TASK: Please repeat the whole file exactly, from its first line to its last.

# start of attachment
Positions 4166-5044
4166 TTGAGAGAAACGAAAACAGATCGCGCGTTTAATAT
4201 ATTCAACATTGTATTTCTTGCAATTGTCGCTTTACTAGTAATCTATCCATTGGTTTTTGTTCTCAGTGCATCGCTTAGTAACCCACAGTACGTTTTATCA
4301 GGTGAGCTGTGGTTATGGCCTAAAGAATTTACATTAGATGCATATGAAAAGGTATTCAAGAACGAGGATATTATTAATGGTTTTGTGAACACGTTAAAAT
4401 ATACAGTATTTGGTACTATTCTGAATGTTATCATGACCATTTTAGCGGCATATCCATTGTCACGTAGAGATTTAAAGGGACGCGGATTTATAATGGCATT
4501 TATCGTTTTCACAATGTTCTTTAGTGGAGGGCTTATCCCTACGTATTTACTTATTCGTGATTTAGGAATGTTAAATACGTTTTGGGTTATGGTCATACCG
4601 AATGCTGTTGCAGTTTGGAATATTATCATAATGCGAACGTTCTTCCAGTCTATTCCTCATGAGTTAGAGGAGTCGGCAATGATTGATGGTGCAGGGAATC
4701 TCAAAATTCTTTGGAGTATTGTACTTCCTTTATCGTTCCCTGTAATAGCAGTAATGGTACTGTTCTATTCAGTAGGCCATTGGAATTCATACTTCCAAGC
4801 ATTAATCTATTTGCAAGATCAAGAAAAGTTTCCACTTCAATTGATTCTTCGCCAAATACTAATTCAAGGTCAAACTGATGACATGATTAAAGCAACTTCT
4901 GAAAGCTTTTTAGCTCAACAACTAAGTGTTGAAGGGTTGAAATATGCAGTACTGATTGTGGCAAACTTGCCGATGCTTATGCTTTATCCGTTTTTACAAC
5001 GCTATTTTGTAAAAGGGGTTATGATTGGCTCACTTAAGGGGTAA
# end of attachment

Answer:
Positions 4166-5044
4166 TTGAGAGAAACGAAAACAGATCGCGCGTTTAATAT
4201 ATTCAACATTGTATTTCTTGCAATTGTCGCTTTACTAGTAATCTATCCATTGGTTTTTGTTCTCAGTGCATCGCTTAGTAACCCACAGTACGTTTTATCA
4301 GGTGAGCTGTGGTTATGGCCTAAAGAATTTACATTAGATGCATATGAAAAGGTATTCAAGAACGAGGATATTATTAATGGTTTTGTGAACACGTTAAAAT
4401 ATACAGTATTTGGTACTATTCTGAATGTTATCATGACCATTTTAGCGGCATATCCATTGTCACGTAGAGATTTAAAGGGACGCGGATTTATAATGGCATT
4501 TATCGTTTTCACAATGTTCTTTAGTGGAGGGCTTATCCCTACGTATTTACTTATTCGTGATTTAGGAATGTTAAATACGTTTTGGGTTATGGTCATACCG
4601 AATGCTGTTGCAGTTTGGAATATTATCATAATGCGAACGTTCTTCCAGTCTATTCCTCATGAGTTAGAGGAGTCGGCAATGATTGATGGTGCAGGGAATC
4701 TCAAAATTCTTTGGAGTATTGTACTTCCTTTATCGTTCCCTGTAATAGCAGTAATGGTACTGTTCTATTCAGTAGGCCATTGGAATTCATACTTCCAAGC
4801 ATTAATCTATTTGCAAGATCAAGAAAAGTTTCCACTTCAATTGATTCTTCGCCAAATACTAATTCAAGGTCAAACTGATGACATGATTAAAGCAACTTCT
4901 GAAAGCTTTTTAGCTCAACAACTAAGTGTTGAAGGGTTGAAATATGCAGTACTGATTGTGGCAAACTTGCCGATGCTTATGCTTTATCCGTTTTTACAAC
5001 GCTATTTTGTAAAAGGGGTTATGATTGGCTCACTTAAGGGGTAA